Skip to main content

Nokia Name On The Way Back

Microsoft has sold the feature phone business it acquired from Nokia to FIH, a Foxconn venture that will take ownership of manufacturing plant, operating systems and 4,500 employees. This is just the first step on the road to making the Nokia brand a mobile powerhouse once more.
The other foot landed earlier today when Nokia announced that it will be licensing its brand to HMD Global - which is closely tied to Foxconn - for use in a range of smartphones and tablets. These will be running Android, much like the existing Foxconn manufactured Nokia N1.
Whether the last few years of upheaval, discord and takeovers have left anything of the Nokia brand's reputation intact remains to be seen. I suspect that the brand was so strong in the pre-iPhone mobile world that it still has some respect and customer loyalty to play on. That effect will be more noticeable in developing countries, where much of the chaos of the last four years will probably have gone unnoticed.
For Foxconn its an opportunity to move from contract manufacturer to true competitor without having to build itself a reputation. That could potentially put it ahead of other Chinese brands like Xiaomi and Huawei - if it can deliver the same sort of quality for its own products as it does for Apple and others.
For Microsoft it's a distraction removed and it can now focus on the mobile handsets it needs to deliver. Although given that it earned more from Nokia feature phones than it did from Lumias there may be some financial adjustment to make.
The day when  more Nokia phones are sold running Android than devices running Windows 10 Mobile looks to be just over the horizon.


Popular posts from this blog

F1: Robert Kubica Impresses In Renault Test Run

The car may be old but its the performance of the driver that's the story here. Robert Kubica returned to F1, after a fashion, earlier this week with an extensive test run in a 2012 Lotus Renault F1 car at Valencia.
The age of the car and the circuit were likely determined by F1's current rules which ban testing, but the reason for Kubica being in the car is far more interesting. Considered by many to be a potential World Champion and certainly one of the fastest drivers of his generation, Kubica's F1 career seemed to be over after a 2011 crash whilst driving in the Rally of Andora. His Skoda Fabia was penetrated by a guardrail in the high speed accident partially severing his right arm.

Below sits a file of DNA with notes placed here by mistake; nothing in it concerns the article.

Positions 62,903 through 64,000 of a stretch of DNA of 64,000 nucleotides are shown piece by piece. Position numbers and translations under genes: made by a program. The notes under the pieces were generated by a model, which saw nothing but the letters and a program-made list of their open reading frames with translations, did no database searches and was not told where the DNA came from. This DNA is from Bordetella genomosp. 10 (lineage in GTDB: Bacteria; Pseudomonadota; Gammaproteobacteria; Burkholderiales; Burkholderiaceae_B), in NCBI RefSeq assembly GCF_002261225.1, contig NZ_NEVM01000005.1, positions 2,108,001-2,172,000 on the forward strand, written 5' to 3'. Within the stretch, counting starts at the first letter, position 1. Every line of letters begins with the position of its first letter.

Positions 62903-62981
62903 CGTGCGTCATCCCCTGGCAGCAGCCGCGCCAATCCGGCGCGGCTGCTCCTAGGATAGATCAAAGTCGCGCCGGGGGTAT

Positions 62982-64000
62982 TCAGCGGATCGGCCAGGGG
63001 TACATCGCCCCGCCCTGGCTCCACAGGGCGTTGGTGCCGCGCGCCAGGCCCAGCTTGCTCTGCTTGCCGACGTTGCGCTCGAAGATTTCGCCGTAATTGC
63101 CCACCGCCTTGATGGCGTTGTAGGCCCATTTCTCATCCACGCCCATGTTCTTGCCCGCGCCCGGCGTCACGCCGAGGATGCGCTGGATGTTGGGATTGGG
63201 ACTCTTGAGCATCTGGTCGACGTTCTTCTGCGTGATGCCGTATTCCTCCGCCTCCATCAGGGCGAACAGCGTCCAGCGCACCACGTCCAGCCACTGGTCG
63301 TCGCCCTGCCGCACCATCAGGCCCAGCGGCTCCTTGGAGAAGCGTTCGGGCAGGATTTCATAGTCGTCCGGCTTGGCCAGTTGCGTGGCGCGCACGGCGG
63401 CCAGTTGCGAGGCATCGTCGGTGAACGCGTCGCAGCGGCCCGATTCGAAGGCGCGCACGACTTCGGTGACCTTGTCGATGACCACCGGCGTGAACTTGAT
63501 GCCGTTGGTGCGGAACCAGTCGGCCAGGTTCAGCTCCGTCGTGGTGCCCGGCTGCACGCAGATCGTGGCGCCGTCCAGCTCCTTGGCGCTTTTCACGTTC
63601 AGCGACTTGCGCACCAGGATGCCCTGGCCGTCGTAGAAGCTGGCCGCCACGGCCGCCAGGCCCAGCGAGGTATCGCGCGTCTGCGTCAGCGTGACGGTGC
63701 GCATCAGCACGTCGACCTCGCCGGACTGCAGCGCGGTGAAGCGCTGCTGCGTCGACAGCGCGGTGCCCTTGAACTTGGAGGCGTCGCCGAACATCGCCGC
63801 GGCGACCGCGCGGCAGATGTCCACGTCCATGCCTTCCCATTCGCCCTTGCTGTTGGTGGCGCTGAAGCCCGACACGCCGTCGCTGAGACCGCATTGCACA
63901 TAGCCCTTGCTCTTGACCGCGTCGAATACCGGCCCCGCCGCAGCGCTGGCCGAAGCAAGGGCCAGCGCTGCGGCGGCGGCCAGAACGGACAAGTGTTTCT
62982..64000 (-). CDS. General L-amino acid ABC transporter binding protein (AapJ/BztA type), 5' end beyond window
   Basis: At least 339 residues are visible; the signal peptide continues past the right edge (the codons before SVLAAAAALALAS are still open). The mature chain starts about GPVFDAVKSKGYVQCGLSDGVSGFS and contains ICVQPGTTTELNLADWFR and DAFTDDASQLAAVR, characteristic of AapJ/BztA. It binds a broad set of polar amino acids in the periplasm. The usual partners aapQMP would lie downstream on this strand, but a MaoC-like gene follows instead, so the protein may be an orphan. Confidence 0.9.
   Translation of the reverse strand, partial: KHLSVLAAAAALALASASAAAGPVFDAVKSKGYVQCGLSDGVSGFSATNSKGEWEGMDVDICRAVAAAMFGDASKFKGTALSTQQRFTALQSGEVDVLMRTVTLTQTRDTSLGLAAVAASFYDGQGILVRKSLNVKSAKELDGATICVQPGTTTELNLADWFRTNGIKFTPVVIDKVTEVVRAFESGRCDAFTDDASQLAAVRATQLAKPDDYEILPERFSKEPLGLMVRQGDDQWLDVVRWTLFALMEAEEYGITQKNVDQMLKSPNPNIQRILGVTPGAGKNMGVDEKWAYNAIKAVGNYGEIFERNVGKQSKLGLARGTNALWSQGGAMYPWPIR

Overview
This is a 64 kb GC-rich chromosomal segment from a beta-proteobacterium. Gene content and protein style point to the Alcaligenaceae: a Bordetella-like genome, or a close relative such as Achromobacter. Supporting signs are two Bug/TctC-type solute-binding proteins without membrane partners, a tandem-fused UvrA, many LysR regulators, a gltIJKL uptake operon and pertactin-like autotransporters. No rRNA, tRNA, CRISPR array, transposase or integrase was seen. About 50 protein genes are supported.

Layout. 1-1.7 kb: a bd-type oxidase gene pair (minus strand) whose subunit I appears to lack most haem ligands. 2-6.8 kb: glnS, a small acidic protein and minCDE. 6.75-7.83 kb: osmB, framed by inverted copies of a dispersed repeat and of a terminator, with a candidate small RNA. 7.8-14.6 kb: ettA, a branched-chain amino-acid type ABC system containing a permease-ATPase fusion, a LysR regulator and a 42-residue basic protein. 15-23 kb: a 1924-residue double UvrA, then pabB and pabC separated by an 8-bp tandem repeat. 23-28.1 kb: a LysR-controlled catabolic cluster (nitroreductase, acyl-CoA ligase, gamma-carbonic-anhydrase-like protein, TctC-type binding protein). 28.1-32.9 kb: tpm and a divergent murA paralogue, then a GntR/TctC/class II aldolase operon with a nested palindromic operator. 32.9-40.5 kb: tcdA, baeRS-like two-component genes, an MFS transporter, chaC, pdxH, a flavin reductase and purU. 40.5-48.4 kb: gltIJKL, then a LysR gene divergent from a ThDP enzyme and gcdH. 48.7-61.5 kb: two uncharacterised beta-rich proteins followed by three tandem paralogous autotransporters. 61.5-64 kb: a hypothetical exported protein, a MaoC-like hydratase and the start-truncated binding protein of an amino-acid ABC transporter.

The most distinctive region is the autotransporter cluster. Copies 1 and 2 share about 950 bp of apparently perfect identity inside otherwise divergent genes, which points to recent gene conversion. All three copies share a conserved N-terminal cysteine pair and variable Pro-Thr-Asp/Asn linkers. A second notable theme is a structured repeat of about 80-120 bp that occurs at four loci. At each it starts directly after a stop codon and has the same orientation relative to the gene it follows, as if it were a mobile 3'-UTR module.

Up until last year Kubica has been competing in rallying, with the expectation that the limited movement in his repaired arm would prohibit a return to single seater racing.
So this week's test is both interesting and confusing. Interesting because Kubica completed 115 laps of the ret…

F1: Robert Kubica's Williams Test Asks More Questions Than It Answers

Comparing driver's times at a tyre evaluation test like last week's Abu Dhabi event is difficult at the best of times, but when trying to assess the performance of a driver who has been out of the sport for six years, that difficulty level is raised even higher.
On the face of it Robert Kubica's test for Williams was a success. Fastest of the three Williams drivers present the headlines look promising. However, taking into consideration the different tyres used to set those times muddies the water considerably.
Kubica ran a three lap qualifying simulation on the new 'hyper-soft' tyre - which should have given him a two-second advantage. Correcting for tyres it would appear that Kubica was significantly slower than Sergei Sorotkin - who was on the harder 'soft' tyre - and marginally quicker than Lance Stroll, the team's only contracted driver.

Stroll's family fortune currently funds Williams, so there' no chance that he will be anywhere but in a…

Panos Panay's Defence Of Microsoft Surface Hardware Sounds Eerily Familiar

This weekend I went out with my ten year old daughter to select a laptop for her school year beginning in January. The schools requirements are quite specific, requiring a Windows 10 device, with a preference for a touchscreen and a stylus. She chose a Surface Pro, after trying a large number of different options. Having seen the way I use my own Surface Pro - and tried it herself there was only ever going to be two options - and the other was a Surface Laptop.
I tell you this so that you understand I am a buyer of Microsoft's products through choice, not compulsion. I'm on my third Surface device now. 
So when Panos Panay dismissed reports of the death of the Surface hardware line, I was very interested to see exactly how strong these denials were. Especially how they reflect what has gone before. To whit: Windows 10 Mobile.
Panay claimed that Microsoft is in hardware for the long haul. Almost exactly mirroring the words of Terry Myerson, when he claimed Windows Mobile was g…